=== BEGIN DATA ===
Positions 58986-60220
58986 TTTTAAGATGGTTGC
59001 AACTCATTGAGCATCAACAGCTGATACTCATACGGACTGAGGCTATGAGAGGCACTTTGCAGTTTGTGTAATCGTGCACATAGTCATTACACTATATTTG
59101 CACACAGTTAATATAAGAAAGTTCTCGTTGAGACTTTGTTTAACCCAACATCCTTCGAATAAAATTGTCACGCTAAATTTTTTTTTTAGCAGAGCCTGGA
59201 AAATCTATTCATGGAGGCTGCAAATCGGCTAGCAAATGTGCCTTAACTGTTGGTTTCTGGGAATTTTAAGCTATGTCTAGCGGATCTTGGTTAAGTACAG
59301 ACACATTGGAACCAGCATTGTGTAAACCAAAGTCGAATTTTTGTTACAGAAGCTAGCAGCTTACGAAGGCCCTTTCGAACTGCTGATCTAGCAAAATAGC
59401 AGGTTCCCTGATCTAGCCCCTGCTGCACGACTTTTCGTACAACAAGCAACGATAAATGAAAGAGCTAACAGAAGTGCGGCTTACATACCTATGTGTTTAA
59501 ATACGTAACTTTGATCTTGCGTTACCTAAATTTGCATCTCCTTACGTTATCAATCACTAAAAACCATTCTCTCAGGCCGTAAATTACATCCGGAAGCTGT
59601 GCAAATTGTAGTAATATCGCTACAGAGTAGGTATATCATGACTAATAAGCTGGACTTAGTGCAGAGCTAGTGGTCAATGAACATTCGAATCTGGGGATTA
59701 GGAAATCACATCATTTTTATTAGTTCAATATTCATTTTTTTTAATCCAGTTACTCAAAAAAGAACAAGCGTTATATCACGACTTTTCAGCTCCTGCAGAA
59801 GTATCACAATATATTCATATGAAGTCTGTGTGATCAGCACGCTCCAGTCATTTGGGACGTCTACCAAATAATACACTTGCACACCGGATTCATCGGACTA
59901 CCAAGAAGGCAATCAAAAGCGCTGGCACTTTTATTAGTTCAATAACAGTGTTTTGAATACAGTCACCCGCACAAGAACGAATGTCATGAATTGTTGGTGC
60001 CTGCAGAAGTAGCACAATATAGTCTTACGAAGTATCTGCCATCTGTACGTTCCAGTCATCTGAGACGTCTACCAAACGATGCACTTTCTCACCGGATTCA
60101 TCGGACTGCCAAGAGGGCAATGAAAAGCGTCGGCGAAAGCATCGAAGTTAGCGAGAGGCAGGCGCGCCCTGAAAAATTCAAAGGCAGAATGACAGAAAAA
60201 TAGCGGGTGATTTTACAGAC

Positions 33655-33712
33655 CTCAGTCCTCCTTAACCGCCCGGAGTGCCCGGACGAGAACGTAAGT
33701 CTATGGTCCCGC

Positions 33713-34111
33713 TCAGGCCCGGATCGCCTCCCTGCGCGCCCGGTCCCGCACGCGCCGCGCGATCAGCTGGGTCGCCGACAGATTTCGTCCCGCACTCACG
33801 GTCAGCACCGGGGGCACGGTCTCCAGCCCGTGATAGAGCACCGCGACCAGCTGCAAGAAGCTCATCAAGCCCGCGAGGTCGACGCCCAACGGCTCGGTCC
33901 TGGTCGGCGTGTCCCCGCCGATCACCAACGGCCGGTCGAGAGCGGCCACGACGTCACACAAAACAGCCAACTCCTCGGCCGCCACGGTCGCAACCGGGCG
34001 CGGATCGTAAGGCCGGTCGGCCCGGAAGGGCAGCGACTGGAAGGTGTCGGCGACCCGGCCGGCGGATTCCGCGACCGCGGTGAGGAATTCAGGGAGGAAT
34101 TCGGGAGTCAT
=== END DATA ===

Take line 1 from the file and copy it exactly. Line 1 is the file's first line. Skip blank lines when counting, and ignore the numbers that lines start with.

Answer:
Positions 58986-60220